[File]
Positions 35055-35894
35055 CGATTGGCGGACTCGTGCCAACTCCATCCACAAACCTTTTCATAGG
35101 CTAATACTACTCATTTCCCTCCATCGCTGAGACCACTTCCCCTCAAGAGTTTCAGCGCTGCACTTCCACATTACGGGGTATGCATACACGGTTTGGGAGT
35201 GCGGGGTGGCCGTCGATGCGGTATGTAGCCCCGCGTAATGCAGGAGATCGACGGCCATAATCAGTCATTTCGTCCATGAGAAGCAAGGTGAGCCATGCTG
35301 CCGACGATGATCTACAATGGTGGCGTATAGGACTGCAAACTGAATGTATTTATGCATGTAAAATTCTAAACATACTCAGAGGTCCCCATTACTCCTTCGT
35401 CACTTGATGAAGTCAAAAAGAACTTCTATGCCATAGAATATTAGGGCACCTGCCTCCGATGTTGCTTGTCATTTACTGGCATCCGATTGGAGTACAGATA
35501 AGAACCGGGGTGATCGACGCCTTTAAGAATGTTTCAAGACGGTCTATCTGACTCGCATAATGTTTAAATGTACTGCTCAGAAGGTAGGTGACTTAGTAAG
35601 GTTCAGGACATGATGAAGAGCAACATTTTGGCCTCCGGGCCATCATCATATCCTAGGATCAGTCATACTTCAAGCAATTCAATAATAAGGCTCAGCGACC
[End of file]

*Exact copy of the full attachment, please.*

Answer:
Positions 35055-35894
35055 CGATTGGCGGACTCGTGCCAACTCCATCCACAAACCTTTTCATAGG
35101 CTAATACTACTCATTTCCCTCCATCGCTGAGACCACTTCCCCTCAAGAGTTTCAGCGCTGCACTTCCACATTACGGGGTATGCATACACGGTTTGGGAGT
35201 GCGGGGTGGCCGTCGATGCGGTATGTAGCCCCGCGTAATGCAGGAGATCGACGGCCATAATCAGTCATTTCGTCCATGAGAAGCAAGGTGAGCCATGCTG
35301 CCGACGATGATCTACAATGGTGGCGTATAGGACTGCAAACTGAATGTATTTATGCATGTAAAATTCTAAACATACTCAGAGGTCCCCATTACTCCTTCGT
35401 CACTTGATGAAGTCAAAAAGAACTTCTATGCCATAGAATATTAGGGCACCTGCCTCCGATGTTGCTTGTCATTTACTGGCATCCGATTGGAGTACAGATA
35501 AGAACCGGGGTGATCGACGCCTTTAAGAATGTTTCAAGACGGTCTATCTGACTCGCATAATGTTTAAATGTACTGCTCAGAAGGTAGGTGACTTAGTAAG
35601 GTTCAGGACATGATGAAGAGCAACATTTTGGCCTCCGGGCCATCATCATATCCTAGGATCAGTCATACTTCAAGCAATTCAATAATAAGGCTCAGCGACC